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The Integrity Measurement Architecture

The Integrity Measurement Architecture

Posted May 28, 2005 17:57 UTC (Sat) by stephen_pollei (guest, #23348)
In reply to: The Integrity Measurement Architecture by wdupre1
Parent article: The Integrity Measurement Architecture

Pavel Machek <> made the same kind of objection on lkml saying "What is it good for, then? So I have to put my backdoor into script, not into an executable...".
Reiner Sailer <> replied Scripts can be measured as well (from the user space). For example, equipping the bash shell with 5-10 lines of code, bash initiates IMA measurements on scripts and files that are sourced into bash before they are "executed" by bash. This way, startup scripts and executed scripts can be logged as measurements and the measuremnt list will include them.
That led to more talk about lots of things and with Pavel concluding Well, you'll have to add measurement of any security-sensitive config file, any script, and will have to make sure that all parsing of system config files does not contain buffer-overrun problems. That's lot of work before IMA is usefull. It is true you do not make situation any worse.
What I wonder is if you can measure arbritary files from userspace what is to stop you from using altered scripts but also having the valid scripts put into the list?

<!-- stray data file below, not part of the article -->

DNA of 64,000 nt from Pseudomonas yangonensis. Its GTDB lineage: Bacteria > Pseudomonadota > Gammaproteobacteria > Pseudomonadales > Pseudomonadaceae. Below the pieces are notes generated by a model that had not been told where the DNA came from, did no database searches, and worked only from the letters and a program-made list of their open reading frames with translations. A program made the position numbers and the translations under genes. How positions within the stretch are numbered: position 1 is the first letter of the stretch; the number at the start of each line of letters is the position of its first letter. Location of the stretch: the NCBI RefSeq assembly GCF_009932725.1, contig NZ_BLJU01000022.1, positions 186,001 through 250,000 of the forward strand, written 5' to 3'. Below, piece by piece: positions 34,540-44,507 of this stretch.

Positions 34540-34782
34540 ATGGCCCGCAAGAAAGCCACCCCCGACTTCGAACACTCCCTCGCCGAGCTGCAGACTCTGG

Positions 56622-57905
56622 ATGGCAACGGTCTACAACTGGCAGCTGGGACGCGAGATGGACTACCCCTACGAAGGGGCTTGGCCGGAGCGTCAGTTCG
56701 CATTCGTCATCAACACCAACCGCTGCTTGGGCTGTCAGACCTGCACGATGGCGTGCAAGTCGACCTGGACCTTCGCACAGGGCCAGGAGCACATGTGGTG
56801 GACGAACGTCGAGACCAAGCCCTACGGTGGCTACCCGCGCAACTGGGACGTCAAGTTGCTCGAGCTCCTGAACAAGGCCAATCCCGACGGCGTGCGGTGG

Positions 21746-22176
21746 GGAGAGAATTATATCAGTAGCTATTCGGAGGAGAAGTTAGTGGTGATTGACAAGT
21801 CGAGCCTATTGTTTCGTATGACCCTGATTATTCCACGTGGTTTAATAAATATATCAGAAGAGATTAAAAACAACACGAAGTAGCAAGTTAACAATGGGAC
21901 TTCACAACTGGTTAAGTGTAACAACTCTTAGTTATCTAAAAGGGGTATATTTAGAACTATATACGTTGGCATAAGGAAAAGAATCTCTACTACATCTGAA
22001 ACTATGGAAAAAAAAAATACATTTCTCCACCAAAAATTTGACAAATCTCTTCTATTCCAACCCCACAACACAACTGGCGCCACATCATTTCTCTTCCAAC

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The Integrity Measurement Architecture

Posted Jun 2, 2005 20:48 UTC (Thu) by zakaelri (guest, #17928) [Link]

Do you mean "How do you prevent the exploit of registering A while runnning B?"? If so, read on...

First off. TPM makes a few fundamental assumption about it's use: If [everything loaded before A] is valid, and A appears valid, then A is valid. If A is valid, than A can be truested.

Basically, they check to make sure that every program that runs has not been modified from the version used to build the original hash. This includes the BIOS, the bootloader, the kernel, init, etc.

So, given that assumption:

If you add the TPM code to (say) bash, and bash is valid, then you know that any script run by bash will be verified by the TPM. Why? Because if the TPM code was changed, bash wouldn't be valid. (When the kernel loads bash, it would fail the check). As long as the script passed, you know it's safe to run.

So, unless there was a security hole programmed into bash, you wouldn't need to worry about it running 1 script while verifying another.

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